One day, years ago, I was walking down Madison Avenue on lunch break from my dayjob at a law firm. I was on the west side of the street between 39th and 40th, when a chubby little man with a bad haircut, wearing an ill-fitting, brown blazer, handed me a business card as he walked past. The card had the name of some employment agency on it, and I tossed it into the next trashcan I came to.
A few months later, he did it again. I was on lunch break, on Madison, near the spot where I saw him before, and he handed me the same card. “What is this?” I asked.
He looked a little startled when I spoke to him. “It’s about a job,” he said.
“What kind of job?”
The question seemed to make him uncomfortable. “You have to call,” he said, sidling away.
When I got back to my office, I did call. A woman answered. “Hi,” I said. “A gentleman gave me your card and suggested I call about a job.”
“You’ll have to come in to the office, “ said the woman.
“What kind of jobs do you have?” I asked. “Are you a temp agency?”
“I can’t talk about it on the phone,” she said. “You have to come in and see us.” Of course, I never did.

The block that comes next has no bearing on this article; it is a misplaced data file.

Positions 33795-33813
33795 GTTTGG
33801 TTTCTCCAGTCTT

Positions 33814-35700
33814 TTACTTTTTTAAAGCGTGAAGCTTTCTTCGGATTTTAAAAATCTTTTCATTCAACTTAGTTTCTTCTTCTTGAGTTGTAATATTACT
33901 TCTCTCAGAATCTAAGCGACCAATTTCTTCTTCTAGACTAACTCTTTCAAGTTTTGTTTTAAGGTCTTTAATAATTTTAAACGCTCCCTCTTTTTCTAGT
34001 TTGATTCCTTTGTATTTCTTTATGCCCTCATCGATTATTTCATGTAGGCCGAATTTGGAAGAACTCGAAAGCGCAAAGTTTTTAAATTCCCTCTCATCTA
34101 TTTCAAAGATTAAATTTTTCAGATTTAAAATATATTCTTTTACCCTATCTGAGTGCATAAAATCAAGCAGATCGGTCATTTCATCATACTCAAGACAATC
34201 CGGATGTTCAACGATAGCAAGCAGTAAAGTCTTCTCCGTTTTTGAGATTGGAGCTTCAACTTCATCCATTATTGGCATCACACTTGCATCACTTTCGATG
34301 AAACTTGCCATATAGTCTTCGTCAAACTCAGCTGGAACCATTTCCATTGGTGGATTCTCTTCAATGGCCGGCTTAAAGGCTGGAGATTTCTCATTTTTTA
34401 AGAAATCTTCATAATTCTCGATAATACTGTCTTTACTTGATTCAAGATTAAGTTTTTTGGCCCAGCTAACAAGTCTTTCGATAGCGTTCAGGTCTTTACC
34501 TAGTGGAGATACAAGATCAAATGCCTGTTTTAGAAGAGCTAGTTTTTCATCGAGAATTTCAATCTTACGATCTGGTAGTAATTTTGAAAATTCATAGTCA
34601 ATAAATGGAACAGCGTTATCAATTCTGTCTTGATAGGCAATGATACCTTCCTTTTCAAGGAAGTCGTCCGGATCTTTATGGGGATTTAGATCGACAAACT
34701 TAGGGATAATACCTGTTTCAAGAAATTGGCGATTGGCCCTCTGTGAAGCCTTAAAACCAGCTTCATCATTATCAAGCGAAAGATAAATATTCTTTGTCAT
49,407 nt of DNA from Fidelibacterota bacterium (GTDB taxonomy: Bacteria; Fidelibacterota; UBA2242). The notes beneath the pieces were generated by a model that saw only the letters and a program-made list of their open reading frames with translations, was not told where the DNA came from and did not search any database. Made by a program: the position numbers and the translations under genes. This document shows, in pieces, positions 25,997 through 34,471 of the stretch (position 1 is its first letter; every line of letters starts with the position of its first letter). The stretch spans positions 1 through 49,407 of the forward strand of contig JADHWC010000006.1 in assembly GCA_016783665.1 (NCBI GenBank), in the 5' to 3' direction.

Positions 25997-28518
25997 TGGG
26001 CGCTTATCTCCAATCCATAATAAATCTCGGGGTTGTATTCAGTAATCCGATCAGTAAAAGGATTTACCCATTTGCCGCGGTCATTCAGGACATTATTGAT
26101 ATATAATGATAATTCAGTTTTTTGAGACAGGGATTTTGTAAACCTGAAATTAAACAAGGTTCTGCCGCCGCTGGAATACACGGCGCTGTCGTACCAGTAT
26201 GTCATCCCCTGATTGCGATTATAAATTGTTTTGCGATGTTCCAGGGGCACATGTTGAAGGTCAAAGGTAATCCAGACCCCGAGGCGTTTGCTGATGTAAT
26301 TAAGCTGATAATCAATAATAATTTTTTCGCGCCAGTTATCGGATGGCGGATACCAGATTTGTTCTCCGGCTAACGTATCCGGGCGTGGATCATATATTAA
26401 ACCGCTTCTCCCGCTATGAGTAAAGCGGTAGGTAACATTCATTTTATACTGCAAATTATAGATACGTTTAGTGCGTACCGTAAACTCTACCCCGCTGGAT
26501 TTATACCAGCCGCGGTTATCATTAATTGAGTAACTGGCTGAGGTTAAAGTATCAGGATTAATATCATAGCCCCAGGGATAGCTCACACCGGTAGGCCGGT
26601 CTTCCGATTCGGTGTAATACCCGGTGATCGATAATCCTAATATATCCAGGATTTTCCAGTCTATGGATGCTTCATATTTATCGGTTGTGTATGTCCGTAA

After that I noticed that the card man was usually around Madison at lunchtime, but I avoided him after that and never spoke to him again. Then I left the law firm and went about having the rest of my life. I didn’t go to midtown very much, until a couple of years ago when I got the job at the dog magazine. During my first week on the job I walked down Madison on my lunch break, and there was the card man, standing in front of the Citibank on 42nd Street. He was still tubby, still sporting his bad haircut, still dressed in a baggy brown blazer—still handing out cards. I watched him for a little while, and noticed that he handed out cards only to young women in office clothes—attractive women, but not TOO attractive, in nice clothes that weren’t TOO nice: paralegals, executive assistants, junior bank tellers—that sort of girl. When I saw one of them toss her card on the sidewalk, I swooped down and picked it up. As far as I could tell, it was the same as the one the card man had given me all those years ago.
Being older and wiser, I have a better idea now of what kind of job the card man is offering. I started paying attention, and found that the card man stood in front of the Citibank every day from noon to 2 PM. It fascinated me that no one but me seemed to notice him: Hello! He’s there every day! It amazed me that someone could have the same job for at least 14 years, especially a job like handing out business cards on Madison Avenue. How much does something like that pay? Not much, judging by the card man’s haircut and clothes, but who knows? Maybe he’s part owner of the business and put his daughter through dental school by handing out cards. I decided to call his office again. I dialed the number when I got back to the dog magazine, but nobody answered. That’s when I decided, finally, to go visit the card man’s “agency.”